In the 4th Century B.C., Hippocrates coined the term, “melancholia.” We may euphemistically refer to it as “the blues” or “a slump” or “feeling gloomy.” More accurately, the experience is depression. And it isn’t the malady of a particular class of people. It attacks the rich and the poor. It has no respect for race or creed or nationality. Young people suffer almost as much as adults. Did you know that suicide is the second leading cause for the death of teenagers?
For some, depression is a sporadic occurrence; for others, it is chronic. For some it is severe, demanding professional medical, medical and psychiatric help; for others, it is mild but still strong enough to make life tough and oppressive.
In its severity, it makes us impotent; even in its mildness it colors our lives gray and robs us of joy and meaning.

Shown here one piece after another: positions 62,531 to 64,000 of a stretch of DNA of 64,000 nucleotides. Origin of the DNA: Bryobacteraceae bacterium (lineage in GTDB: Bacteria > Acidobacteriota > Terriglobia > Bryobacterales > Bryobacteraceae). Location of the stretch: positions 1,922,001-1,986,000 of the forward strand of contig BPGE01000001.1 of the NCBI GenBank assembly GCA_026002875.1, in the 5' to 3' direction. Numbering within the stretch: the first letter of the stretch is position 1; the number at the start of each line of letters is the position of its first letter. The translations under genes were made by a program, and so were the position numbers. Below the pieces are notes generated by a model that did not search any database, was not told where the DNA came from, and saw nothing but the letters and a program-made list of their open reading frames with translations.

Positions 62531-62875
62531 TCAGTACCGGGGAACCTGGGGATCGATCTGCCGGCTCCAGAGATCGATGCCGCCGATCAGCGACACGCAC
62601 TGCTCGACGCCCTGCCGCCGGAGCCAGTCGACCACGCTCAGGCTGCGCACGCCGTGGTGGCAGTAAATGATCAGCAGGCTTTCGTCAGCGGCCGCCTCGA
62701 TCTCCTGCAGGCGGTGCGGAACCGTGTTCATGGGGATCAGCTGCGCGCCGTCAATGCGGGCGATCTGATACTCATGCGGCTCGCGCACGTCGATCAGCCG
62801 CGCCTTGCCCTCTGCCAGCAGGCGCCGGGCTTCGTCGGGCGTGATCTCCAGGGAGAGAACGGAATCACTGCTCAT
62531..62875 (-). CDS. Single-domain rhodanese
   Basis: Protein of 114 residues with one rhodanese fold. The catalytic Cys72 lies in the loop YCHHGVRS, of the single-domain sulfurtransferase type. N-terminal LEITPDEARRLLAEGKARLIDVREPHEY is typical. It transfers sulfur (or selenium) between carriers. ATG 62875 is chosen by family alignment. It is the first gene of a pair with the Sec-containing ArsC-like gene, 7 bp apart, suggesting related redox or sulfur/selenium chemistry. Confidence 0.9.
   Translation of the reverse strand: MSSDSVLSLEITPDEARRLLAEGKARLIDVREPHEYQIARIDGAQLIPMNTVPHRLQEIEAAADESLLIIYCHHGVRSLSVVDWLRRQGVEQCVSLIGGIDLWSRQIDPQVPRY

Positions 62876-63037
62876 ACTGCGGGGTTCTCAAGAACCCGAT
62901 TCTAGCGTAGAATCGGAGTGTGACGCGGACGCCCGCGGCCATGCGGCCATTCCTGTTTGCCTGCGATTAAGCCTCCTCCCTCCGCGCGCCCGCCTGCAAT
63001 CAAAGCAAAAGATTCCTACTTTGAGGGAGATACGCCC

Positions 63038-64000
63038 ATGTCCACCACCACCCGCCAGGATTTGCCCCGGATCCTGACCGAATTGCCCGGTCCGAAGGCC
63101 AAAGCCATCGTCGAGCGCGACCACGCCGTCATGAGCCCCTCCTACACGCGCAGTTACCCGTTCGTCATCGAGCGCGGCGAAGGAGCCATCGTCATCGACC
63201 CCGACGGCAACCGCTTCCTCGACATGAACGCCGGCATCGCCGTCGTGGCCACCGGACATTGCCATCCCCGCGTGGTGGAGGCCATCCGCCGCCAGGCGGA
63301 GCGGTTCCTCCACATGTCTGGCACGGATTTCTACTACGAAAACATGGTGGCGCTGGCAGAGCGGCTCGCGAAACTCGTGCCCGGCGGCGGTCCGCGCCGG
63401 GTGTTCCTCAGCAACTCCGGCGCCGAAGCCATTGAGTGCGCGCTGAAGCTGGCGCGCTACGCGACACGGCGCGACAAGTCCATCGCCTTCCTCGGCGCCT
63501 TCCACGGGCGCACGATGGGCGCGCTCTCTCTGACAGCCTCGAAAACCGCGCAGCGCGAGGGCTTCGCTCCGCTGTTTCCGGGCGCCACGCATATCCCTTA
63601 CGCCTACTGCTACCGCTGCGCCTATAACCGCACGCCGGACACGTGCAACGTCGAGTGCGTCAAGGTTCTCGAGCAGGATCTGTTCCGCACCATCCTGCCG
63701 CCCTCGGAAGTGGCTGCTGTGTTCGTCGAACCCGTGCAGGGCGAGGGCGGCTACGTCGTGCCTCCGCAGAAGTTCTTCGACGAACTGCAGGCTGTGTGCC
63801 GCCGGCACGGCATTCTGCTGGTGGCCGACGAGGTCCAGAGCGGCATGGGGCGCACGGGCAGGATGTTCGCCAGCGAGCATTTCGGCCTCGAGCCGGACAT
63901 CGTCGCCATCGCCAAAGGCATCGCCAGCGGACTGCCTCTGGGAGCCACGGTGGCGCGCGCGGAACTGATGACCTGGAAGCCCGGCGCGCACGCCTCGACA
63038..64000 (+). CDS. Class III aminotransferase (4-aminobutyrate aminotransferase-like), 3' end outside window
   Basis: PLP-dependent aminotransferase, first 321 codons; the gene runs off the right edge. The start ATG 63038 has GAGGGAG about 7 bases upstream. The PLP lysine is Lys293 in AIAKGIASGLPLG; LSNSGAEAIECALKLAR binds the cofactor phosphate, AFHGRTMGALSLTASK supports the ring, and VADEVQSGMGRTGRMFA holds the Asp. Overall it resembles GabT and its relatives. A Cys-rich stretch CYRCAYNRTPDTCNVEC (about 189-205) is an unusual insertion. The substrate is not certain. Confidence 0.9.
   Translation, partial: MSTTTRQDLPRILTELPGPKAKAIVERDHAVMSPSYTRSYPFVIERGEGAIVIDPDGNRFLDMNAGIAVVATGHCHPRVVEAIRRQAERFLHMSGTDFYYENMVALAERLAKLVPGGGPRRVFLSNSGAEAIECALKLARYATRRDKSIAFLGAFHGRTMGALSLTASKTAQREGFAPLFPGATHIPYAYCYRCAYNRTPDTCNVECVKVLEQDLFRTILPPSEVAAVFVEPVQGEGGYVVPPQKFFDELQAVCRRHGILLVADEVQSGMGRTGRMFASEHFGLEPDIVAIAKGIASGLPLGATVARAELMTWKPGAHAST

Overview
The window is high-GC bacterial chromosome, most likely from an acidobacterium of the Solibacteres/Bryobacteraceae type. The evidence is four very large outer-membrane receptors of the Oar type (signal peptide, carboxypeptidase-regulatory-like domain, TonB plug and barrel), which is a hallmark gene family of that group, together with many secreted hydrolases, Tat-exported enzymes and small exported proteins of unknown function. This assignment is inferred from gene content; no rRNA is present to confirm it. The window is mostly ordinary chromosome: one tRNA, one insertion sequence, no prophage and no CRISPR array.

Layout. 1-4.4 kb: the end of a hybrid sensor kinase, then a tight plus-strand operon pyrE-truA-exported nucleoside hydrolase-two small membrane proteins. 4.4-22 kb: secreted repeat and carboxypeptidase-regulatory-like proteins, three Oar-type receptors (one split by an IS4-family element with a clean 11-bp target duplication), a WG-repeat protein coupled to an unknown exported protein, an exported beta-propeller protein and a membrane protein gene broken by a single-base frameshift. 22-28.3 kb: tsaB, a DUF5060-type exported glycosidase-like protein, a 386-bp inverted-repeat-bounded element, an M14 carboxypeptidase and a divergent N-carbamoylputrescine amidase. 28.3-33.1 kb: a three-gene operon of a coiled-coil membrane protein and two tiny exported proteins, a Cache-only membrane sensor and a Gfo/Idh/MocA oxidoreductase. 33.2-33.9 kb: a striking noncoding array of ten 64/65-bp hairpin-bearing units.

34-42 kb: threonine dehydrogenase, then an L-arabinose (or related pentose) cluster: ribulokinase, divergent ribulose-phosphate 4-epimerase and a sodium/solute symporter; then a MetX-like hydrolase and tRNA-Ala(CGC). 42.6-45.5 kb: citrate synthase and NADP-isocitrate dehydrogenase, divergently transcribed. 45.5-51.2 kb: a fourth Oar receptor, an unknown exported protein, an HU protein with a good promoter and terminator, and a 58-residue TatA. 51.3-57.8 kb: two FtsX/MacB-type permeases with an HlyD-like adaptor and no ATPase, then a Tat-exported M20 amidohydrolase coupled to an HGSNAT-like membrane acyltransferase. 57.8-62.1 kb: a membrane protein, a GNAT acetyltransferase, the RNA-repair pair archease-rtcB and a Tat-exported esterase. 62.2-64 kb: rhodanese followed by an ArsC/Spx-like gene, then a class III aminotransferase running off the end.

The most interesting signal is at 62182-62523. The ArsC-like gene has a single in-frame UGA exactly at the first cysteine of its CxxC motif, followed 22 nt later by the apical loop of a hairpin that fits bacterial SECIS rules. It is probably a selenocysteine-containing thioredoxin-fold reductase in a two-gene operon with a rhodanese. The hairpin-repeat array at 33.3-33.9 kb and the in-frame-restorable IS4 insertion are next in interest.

Since it is so common, how might we deal with depression?
Let’s get a perspective on our problem and the theme of our sermon. I’ve titled the sermon, “Out of the Miry Bog.”
I waited patiently for the Lord; he inclined to me and heard my cry.
He drew me up from the desolate pits, out of the miry bog, and set my feet upon a rock, making my steps secure.
He put a new song in my mouth, a song of praise to our God. (
Did you catch the phrase? “He drew me up from the desolate pit, out of the miry bog.”
That’s a powerful image — miry bog. More powerful yet if you know the swamps of south Mississippi or Louisiana. They call them bogs in Scotland and Ireland; we call them swamps or marshes. We connect the word with down to describe difficult situations. The car was bogged down in the sand or the mud. John is bogged down in his grief over the loss of his wife.